- Organic Keywords: As you publish content to rank for your BOFU keywords, you can periodically plug that URL into your keyword research tool to see all the organic keywords it’s ranking for. Often you’ll find variations of your target keyword in which you’re ranking on some page below page one that also have high buying-intent, but that you could target with a separate, dedicated page to get a top ranking position for that variation of the query.
How to Rank for Bottom of the Funnel Keywords
Understanding the various bottom of funnel keyword frameworks and how to find them for your business is necessary, but the difficult part is creating blog posts or landing pages that actually rank for these buying-intent keywords.
We have written extensively about the in-depth process we use, and that we feel is needed, in order to create content that ranks for these highly competitive BOFU keywords.
To understand what it takes, check out our post on SEO content writing, which covers the following 5 step process:
1. Topic: Come up with content ideas and identify target keywords that have business value.
2. SERP Analysis: Analyze the search engine results page for each of those keywords to understand which topics need to be covered in your article for it to rank.
3. Structure: Choose the angle and structure of your article based on that SERP analysis.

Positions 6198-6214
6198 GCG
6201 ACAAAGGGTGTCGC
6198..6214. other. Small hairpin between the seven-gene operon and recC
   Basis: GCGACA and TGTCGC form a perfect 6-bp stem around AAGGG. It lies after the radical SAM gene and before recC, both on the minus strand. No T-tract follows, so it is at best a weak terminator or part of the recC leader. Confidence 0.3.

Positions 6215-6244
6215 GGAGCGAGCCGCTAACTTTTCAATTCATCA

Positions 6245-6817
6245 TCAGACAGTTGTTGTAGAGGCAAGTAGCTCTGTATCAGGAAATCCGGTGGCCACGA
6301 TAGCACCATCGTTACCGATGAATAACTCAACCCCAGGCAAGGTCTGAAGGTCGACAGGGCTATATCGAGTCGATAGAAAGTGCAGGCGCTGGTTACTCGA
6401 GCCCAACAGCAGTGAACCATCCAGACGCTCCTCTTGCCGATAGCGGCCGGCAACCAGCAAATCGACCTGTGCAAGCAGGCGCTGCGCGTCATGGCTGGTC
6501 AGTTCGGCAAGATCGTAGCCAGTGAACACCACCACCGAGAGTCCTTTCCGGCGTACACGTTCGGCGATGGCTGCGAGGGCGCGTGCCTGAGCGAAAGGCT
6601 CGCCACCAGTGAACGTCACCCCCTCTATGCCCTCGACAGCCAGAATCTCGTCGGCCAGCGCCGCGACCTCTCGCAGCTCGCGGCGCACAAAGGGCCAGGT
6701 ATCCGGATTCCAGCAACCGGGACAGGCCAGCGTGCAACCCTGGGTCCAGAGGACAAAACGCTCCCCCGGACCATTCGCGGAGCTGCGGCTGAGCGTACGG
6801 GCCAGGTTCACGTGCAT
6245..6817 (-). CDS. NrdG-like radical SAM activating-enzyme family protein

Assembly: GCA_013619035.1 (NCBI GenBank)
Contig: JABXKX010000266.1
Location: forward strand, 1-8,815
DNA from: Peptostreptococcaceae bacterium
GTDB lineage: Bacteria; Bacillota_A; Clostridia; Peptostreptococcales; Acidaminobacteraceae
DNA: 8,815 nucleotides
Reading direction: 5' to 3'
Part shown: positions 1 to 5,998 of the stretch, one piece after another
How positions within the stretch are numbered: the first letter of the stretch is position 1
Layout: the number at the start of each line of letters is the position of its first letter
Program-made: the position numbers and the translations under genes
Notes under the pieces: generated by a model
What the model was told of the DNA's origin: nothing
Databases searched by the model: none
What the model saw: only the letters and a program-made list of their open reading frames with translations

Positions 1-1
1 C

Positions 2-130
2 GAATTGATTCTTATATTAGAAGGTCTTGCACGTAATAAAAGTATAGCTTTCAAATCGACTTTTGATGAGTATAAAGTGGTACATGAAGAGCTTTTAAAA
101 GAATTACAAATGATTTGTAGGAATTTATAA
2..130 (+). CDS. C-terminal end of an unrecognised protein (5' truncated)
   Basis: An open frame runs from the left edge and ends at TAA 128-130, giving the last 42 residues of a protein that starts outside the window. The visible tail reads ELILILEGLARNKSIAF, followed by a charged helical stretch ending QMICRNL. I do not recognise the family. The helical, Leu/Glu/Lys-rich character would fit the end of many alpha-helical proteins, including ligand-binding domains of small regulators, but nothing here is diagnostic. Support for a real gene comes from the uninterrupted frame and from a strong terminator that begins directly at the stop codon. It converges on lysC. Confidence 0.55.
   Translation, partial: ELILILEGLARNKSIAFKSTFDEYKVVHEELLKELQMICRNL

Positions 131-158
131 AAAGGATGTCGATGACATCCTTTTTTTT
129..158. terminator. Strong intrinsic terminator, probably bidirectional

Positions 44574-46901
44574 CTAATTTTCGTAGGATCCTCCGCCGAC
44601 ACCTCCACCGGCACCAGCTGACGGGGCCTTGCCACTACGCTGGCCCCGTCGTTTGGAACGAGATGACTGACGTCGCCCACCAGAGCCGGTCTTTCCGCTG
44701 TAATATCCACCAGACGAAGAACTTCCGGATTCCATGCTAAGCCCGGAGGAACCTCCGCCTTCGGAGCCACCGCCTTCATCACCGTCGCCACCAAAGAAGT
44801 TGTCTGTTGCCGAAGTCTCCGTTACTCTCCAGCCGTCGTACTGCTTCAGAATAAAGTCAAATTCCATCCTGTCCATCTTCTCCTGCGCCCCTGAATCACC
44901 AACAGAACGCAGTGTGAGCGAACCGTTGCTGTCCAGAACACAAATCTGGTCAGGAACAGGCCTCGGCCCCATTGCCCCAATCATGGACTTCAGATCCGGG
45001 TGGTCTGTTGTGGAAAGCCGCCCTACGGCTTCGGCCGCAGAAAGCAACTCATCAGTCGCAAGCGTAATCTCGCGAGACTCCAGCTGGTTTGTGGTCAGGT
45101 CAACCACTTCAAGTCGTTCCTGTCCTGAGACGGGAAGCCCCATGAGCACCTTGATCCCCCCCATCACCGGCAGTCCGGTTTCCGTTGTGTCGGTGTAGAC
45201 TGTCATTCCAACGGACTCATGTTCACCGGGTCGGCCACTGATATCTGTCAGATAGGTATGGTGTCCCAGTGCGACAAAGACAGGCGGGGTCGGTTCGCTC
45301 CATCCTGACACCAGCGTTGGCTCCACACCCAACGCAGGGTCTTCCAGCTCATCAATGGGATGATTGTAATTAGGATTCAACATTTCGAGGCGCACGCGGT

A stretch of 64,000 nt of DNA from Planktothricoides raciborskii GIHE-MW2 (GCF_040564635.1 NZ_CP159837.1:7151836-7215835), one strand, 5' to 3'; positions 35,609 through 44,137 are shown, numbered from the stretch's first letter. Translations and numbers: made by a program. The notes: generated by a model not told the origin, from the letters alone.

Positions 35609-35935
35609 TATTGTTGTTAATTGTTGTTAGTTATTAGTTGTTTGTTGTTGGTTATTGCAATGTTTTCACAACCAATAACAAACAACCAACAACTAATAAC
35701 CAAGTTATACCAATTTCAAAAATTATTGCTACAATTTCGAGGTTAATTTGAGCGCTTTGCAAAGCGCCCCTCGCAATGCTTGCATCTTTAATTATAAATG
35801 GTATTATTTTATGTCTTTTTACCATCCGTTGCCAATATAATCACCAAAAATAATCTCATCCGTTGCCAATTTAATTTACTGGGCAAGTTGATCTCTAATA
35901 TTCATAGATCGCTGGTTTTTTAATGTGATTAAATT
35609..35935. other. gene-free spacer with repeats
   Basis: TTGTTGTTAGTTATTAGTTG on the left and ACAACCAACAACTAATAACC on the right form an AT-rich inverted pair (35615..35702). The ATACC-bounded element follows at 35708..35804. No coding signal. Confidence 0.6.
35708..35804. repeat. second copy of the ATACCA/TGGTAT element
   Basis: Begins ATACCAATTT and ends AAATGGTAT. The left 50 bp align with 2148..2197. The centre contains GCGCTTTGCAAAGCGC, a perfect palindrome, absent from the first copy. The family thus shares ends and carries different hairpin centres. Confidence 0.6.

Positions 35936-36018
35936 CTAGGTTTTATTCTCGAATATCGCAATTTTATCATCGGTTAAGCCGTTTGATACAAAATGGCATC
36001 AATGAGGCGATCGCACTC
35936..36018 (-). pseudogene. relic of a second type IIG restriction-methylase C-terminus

4. Writing: Write the content in a way that fills in that structure with compelling information to sell your product or service.
5. On-Page SEO: Optimize your content with on-page SEO.
We see content marketers make mistakes at every stage of this process. So, as we cover each step throughout that post, we discuss those and their implications so you can avoid them in your business.
Learn More About Our SEO and Content Marketing Agency
- Our Agency: If you want to hire us to execute a content marketing strategy built around driving lead generation and sales, not just traffic, you can learn more about our service and pricing here. We also offer a paid search service which you can learn about here.
- Join Our Content Marketing Team: If you’re a content marketer or writer and would love to do content marketing in this way, we’d love to have you apply to join our team.
- Our Content Marketing Course: Individuals looking to learn our agency’s content strategy and become better marketers, consultants, or business owners can join our private course and community, taught via case studies, and presented in both written and video content formats. We include several details and examples not found on this blog. Our course is also built into a community, so people ask questions, start discussions, and share their work in the lesson pages themselves, and we, along with other members, give feedback. Learn more here.